The Struggles of My "Normal" Life

Why is it that some people seem to have it all, yet still suffer from crippling depression? The answer is different depending on who you talk to. Depression Army invites you to take a look into the life of one such person in this deeply heartfelt account of their life. Perhaps you will even gain some understanding of yourself in the process?

Written by Cassandre

I always knew something was strange about me. Ever since I was a child I was the lonely type, always in my books or thinking instead of going out and making friends.

In fact, I’ve never been very good at making friends because I’ve always felt like an outsider. Eventually I got used to that loneliness. Sometimes it even made me feel kind of good. I kept that feeling of being an outsider inside for a very, very long time. Actually, probably all my life.

I started to wear a mask when I was a kid. I kept it on for so long it became like my face and… well, you can’t remove your face, can you?

Growing up, I went from the calm kid to the weird teenager. When people my age were worried about their dates and their grades, I started living in “another world.” I imagined stories taking place in a faraway land or fantastic stories taking place in our world.

My life was boring. These stories were a way to escape my reality.

I still have them in my mind today. Sometimes I think about writing them down, but it’s very hard to get motivated when you suffer from depression. You don’t feel like doing anything.

Becoming an adult was supposed to be the answer ‘cause an adult can do whatever they want!

Now I realize I’ve been pretty stupid.

When you are a child or a teenager, there are people that care about you. If you are not feeling alright you can always ask for help and even if the first adult won’t help, eventually you’ll find someone.

When you are an adult, you are pretty much alone… 

As I got older, I kept living with those feelings of loneliness and emptiness but it got worse ‘cause now I wasn’t allowed to escape reality anymore. I had obligations to attend to. Soon, I lost self-confidence. I started to suffer from anxiety and I even thought about ending it all.

One day, I was waiting for my train to go home. Suddenly, I found myself walking towards the rails. When I realized what I was doing, I stopped. But, when I got home and my boyfriend asked me about my day, I just smiled and said, “Fine.” That was the only time I “attempted” something.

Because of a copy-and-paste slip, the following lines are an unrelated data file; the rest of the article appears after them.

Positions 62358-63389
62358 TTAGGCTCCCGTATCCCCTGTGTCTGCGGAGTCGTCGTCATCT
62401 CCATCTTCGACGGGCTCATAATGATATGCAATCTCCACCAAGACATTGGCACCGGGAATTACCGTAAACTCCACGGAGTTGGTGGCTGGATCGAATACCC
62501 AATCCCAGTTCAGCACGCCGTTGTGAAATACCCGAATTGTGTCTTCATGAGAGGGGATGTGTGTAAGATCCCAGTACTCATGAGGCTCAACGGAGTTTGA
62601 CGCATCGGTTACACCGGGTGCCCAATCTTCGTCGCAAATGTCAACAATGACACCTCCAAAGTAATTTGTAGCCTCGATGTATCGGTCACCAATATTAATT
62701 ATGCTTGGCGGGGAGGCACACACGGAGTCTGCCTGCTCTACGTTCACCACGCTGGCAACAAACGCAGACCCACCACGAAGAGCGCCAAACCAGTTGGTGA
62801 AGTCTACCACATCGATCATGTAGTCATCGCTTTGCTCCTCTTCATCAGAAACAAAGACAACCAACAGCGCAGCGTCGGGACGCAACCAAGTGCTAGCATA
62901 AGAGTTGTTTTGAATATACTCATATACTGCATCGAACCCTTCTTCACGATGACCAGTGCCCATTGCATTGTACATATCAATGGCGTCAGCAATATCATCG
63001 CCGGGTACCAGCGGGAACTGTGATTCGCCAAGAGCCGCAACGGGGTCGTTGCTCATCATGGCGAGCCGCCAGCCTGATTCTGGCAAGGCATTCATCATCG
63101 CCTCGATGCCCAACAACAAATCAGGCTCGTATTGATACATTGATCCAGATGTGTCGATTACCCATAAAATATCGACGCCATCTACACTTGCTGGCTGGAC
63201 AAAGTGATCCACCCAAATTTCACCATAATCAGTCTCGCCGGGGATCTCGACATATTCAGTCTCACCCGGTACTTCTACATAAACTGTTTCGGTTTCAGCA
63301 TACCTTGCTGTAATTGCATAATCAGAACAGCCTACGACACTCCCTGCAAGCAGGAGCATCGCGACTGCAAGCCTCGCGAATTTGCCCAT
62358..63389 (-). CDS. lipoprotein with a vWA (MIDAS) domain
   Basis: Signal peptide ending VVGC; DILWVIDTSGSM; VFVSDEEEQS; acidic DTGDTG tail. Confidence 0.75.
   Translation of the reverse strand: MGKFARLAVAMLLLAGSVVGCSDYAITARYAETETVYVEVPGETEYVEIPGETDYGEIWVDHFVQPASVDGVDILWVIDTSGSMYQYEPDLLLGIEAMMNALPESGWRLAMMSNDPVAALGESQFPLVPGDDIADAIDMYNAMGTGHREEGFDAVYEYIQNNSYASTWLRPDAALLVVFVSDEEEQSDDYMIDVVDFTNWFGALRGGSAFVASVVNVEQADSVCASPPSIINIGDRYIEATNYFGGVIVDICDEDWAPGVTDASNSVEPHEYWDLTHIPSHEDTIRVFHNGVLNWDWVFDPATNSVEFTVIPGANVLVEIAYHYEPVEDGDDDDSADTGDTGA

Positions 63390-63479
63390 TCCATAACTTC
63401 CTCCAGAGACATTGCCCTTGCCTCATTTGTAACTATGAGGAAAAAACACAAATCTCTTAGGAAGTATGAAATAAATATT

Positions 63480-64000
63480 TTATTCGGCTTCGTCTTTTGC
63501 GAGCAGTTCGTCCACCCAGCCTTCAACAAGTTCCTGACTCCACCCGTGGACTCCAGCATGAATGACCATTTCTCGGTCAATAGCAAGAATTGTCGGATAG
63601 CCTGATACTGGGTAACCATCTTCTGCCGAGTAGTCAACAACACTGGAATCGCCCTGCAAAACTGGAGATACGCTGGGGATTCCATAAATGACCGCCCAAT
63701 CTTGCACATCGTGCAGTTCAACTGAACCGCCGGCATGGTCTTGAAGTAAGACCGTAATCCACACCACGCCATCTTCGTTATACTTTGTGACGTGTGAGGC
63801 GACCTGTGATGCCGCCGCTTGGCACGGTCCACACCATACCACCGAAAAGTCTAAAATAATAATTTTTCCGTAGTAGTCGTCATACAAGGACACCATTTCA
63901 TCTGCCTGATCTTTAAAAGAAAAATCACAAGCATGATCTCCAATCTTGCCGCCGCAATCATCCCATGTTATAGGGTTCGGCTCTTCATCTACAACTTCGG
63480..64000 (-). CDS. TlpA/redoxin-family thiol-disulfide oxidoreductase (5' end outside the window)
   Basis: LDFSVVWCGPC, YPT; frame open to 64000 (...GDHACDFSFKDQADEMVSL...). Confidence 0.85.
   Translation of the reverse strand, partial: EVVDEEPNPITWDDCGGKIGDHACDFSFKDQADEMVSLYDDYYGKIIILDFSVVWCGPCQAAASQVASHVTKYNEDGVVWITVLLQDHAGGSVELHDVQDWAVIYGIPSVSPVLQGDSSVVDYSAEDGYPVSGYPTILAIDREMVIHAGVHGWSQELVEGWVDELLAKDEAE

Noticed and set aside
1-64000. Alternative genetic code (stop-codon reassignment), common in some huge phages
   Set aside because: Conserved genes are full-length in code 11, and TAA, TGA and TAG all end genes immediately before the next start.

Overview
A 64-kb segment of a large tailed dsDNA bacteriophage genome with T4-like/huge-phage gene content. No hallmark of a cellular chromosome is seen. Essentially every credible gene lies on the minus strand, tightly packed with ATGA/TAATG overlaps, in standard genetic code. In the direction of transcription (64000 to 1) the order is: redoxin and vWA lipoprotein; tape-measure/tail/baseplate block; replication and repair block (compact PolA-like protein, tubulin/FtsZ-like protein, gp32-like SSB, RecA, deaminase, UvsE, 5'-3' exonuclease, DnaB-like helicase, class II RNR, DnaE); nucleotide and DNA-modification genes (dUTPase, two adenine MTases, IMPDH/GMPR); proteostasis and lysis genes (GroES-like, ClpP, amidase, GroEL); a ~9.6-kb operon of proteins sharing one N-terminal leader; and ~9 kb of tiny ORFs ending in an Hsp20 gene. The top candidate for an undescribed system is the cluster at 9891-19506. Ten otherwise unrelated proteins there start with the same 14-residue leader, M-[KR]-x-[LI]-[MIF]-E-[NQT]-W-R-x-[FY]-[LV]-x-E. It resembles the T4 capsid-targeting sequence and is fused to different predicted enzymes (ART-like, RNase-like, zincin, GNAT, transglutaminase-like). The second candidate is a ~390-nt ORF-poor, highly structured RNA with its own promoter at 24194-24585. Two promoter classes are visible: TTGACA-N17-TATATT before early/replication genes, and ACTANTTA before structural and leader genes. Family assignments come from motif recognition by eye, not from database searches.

Hear me out. I’ve never wanted to kill myself. I’m too scared about the pain and what’s waiting for me after. But, I started to feel like if I died from an accident or something, it wouldn’t be that bad.

I know what some of you are thinking. “Why didn’t you ask for help back then?”

I did.

Some years ago, I went and asked for help. But, it seems I was “too young” and not unfortunate enough.

I started to suffer from paralysis of the right leg. Every time I was on my way to work, it would stop working. I saw 3 or 4 different doctors, did a lot of tests; all negative. My leg was perfectly fine.

“You just want sick leave.” I was told.

I was 20 at the time and when I talk about it today, doctors say it was burn out. It did not exist back then. It was just me being “a spoiled, lazy brat” looking for attention.

A little brat with bruises on her arms and almost no skin left on her fingers. (It’s called dermatillomania and I’ve been doing it ever since I was a child. It calms me.) But, nothing to worry about.

I know you may be asking, “Wait, the girl was harming herself and removing her skin and no one saw it?!”

Well, maybe they did see it but what could they do?

Talk to me? Give me pills? Get me in a rehab center?

You need to know something. When you’ve suffered from this for such a long time, you sadly start getting used to it. It becomes a part of you and people start seeing it as a part of you too. I was drowning, but to the people around me I was just pessimistic and had a bad temper. In a way, I let them believe that was true.

Why? I honestly still don’t know.

In November of 2016 I was diagnosed with depression.

The pain was so far gone that I decided to attempt to ask for help again. I started treatment (my doctor doesn’t really care, she just gives me pills) and a psychoanalysis because I felt I needed to go deeper than just psychotherapy.

Just so you know, my life has always been “normal.”

Thank God I’ve never experienced trauma like abuses or accidents. Aside from a weird family, I had a normal childhood. I say weird family because my parents never really loved each other, and my mom was a depressed alcoholic.

I didn’t really have good relations with my dad until some years ago. It was mostly because I was influenced by my mom and I try to avoid her as much as possible ‘cause she makes me feel so bad. I struggle not to drown from watching her kill herself slowly with alcohol. I can’t do anything and thus it makes me feel so bad and so powerless. It’s not an excuse, of course, but maybe it affected me in a way.